Woman with mobile phone / iPhone
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The Daily Mirror has the biggest mobile audience as a percentage of its total audience in the UK, according to new figures released today by the National Readership Survey (NRS).

The quarterly NRS Print and Digital Data report puts the Mirror's mobile audience at 7.9 million, just over 45 per cent of its total 17.5 million UK audience.

Chris Russell, product director at Trinity Mirror Digital, told Journalism.co.uk the Mirror's "mobile-friendly strategy shows that a legacy newspaper brand can not only adapt to a digital age but be successful in doing so".

"We made a significant strategic decision more than two years ago to make the mobile user our highest priority," he said via email, "with those on the desktop site sharing the benefits rather than driving developments, while our content management system is configured so that journalists always preview the mobile version of an article before publishing."

Russell also highlighted the outlet's "increasing success on social media platforms" which put mobile first.

Martin Belam, Trinity Mirror's editor of new formats who has driven a number of recent digital projects at the publisher, has long championed the need to focus on mobile, last year identifying morning traffic peaks of 95 per cent from mobile devices and declaring "if you’re not making it work on mobile I think you’re dead in the water".

The Mirror's combined UK print and digital audience put it second only to the Daily Mail, which has long been the most widely read UK news brand, reaching 225 million global unique monthly visitors for January in the most recent report from the Audit Bureau of Circulation.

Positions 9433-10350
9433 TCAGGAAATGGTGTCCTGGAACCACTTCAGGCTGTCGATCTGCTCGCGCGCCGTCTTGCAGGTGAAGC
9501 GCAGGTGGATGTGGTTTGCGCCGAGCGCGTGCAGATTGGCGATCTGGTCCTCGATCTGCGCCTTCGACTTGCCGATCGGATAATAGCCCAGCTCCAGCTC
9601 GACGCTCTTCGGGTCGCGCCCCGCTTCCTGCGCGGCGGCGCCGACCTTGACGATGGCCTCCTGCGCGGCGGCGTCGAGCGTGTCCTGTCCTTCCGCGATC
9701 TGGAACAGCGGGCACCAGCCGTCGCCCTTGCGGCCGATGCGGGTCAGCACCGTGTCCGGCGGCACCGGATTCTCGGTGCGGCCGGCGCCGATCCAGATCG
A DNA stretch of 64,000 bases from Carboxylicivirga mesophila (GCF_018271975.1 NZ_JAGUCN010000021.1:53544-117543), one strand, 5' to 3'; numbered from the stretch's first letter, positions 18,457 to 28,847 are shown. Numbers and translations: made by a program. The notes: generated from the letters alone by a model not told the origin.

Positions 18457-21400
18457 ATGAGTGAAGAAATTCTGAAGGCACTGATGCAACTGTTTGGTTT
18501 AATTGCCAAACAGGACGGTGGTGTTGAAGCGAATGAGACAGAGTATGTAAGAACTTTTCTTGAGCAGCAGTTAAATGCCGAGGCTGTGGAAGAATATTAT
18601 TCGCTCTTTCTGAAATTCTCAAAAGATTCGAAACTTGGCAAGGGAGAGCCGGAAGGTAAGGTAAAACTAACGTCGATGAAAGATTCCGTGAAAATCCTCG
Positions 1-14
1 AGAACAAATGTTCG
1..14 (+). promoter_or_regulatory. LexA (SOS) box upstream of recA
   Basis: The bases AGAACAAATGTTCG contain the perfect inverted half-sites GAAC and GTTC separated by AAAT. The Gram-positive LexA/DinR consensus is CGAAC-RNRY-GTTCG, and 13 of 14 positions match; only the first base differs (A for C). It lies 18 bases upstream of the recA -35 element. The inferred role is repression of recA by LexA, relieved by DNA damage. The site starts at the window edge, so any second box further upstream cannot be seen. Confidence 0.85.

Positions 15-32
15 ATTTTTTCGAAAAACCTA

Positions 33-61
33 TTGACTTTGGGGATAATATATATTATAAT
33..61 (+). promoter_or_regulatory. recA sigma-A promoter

According to the figures, the Guardian boasts the most digital readers as a share of its audience, at 91 per cent of its 16.3 million total.

The Guardian has a long-standing commitment to open, digital journalism, appointing Aron Pilhofer as executive editor for digital from the New York Times last summer.

Speaking to Journalism.co.uk in October, Pilhofer described plans to restructure the newsroom to better serve the Guardian's digital audience with a focus on visual journalism, data journalism and audience development.

This was also the first time the Daily Express included figures in the NR PADD report, with its net UK audience of 6.8 million only higher than the Times.

The Express' UK digital readership was recorded as higher than both News UK outlets however, as the hard paywall at the Sun and the Times continues to stunt its online audience in comparison to the competition.

This has not stopped News UK from turning a profit on its digital offerings though, as The Times's deputy editor Emma Tucker said the paywall policy had been "vindicated" in December by helping Times Newspapers Ltd. turn a profit for the first time since 2001.

The NRS PADD is calculated by combining NRS data from January to December 2014 and comScore figures for November 2014. The full figures are viewable through the NRS website.

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